The Play embraces a very diverse audience. A heavy matinee schedule caters to school parties, who come from as far away as Perth and Aberystwyth. In the evening there are regular theatregoers, students, and the simply curious. For many, it is their first encounter with the Greek language, and perhaps with Greek theatre. Ever since its inception The Greek Play has been a crusader for the Classics; now more than ever before, its quasi-ambassadorial status is a serious responsibility.
The Cambridge Greek Play Committee has responded to the challenge with an increasing commitment to theatrical professionalism, and since the 1980s outside directors have been invited to take a bold new approach to the tradition. In 1989 The Bacchae played to packed houses and highly favourable notices. 1992 saw an elegant interpretation of Hippolytus, directed by Philip Howard (previously of the Royal Court) and lit by David Hersey (of Miss Saigon and Les Miserables).
The play chosen for 1995 is Aristophanes' The Birds, a breathtaking fantasy of air and light in which a man learns to fly like the birds and birds behave as foolishly as men. The play will be staged at the Corn Exchange in Cambridge, a vast and atmospheric venue. Music from different levels in the space, magical lighting and in-the-round staging will be used to take the audience aloft into the world of the birds. There are plans afoot to tour the production; Greece, Japan, and the USA are all possibilities.
It is just over a hundred years since Charles Waldstein staged The Birds in Cambridge, making the claim that it was the first Greek comedy to be produced in its entirety since ancient times. Powered above all by the symbolism of transcendence, The Birds is a most suitable play for the latest Greek Play at Cambridge: the newest link in the chain binding ancient and modern through living theatre.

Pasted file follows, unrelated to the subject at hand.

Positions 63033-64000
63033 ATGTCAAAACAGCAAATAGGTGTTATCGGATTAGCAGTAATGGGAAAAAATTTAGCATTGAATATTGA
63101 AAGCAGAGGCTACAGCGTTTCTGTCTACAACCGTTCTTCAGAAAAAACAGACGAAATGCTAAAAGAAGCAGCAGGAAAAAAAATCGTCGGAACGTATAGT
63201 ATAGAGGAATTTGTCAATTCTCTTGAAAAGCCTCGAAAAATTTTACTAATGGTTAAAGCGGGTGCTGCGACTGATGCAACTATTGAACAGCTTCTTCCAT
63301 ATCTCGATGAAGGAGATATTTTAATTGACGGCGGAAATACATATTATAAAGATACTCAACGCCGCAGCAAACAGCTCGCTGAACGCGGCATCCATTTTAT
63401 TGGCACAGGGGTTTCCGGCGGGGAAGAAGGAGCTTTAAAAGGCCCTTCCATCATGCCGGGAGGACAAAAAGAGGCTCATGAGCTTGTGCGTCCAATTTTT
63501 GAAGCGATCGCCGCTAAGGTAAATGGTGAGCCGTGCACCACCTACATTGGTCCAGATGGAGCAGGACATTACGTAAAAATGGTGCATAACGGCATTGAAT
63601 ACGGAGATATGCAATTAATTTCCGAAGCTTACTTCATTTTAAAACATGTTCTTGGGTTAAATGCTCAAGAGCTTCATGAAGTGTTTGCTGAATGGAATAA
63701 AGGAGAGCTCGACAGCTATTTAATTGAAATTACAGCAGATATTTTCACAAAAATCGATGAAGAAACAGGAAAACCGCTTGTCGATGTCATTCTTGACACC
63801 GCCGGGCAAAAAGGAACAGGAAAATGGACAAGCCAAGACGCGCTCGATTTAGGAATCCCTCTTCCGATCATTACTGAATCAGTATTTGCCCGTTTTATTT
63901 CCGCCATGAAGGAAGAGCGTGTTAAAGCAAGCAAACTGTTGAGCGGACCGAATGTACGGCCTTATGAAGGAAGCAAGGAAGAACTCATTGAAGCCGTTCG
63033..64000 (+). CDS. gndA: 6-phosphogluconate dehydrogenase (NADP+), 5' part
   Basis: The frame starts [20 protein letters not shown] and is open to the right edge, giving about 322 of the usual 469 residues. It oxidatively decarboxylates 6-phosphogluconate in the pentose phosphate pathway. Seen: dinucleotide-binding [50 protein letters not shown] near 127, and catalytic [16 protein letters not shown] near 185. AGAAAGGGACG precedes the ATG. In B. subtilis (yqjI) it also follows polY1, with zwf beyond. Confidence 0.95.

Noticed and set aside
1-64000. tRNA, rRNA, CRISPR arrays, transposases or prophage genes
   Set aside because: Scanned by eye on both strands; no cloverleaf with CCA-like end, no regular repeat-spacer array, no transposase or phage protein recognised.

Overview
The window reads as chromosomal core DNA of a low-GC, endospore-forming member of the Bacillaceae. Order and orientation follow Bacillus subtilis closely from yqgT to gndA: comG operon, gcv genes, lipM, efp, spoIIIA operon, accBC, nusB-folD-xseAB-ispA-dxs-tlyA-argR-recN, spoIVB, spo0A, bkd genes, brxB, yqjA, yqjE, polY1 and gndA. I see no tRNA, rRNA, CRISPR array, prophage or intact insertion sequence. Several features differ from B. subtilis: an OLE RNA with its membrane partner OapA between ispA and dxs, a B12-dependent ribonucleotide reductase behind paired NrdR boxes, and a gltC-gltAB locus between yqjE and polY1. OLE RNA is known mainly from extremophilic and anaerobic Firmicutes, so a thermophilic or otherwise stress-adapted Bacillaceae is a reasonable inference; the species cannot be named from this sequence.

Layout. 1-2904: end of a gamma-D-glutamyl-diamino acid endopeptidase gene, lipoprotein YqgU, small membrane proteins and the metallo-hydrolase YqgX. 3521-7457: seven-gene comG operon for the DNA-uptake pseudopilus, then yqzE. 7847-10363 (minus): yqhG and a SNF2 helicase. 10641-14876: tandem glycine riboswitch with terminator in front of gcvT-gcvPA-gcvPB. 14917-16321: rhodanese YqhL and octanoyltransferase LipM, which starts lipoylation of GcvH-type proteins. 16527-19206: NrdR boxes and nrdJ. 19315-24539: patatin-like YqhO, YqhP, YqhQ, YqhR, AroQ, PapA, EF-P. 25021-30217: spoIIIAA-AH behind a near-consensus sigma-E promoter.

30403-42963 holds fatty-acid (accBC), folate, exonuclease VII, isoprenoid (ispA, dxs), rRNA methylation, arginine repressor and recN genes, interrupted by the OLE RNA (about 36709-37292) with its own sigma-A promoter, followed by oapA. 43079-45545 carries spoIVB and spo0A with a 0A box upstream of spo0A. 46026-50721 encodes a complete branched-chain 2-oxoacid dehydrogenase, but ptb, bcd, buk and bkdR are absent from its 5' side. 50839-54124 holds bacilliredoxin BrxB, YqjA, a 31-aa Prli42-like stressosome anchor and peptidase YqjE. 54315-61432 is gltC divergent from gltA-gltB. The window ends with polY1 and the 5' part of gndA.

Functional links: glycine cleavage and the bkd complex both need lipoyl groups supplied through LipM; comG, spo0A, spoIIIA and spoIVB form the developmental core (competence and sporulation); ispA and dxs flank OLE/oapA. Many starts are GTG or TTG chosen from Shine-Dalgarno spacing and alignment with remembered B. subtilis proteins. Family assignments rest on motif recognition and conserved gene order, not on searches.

I have drawn in this article on contributions by LP Wilkinson and PE Easterling in the 1982 centenary programme for the Cambridge Greek Play.
Aristophanes' Birds, The Cambridge Greek Play 1995, will be staged at the Cambridge Corn Exchange February 22-25 1995. Performances at 2:30 PM and 8 PM daily. Tickets priced 12 and 9; 6 anyone in full-time education and unwaged. School parties, one free seat in ten. For bookings call (0223) 357851 or fax (0223) 321026. Postal bookings to Cambridge Corn Exchange Box Office, Wheeler Street, Cambridge CB2 3QB.
Dictynna Hood studied Classics at Cambridge, and has recently returned to the theatre after writing her first major screenplay, 'Helen of Burma', which is based on a true-life war story.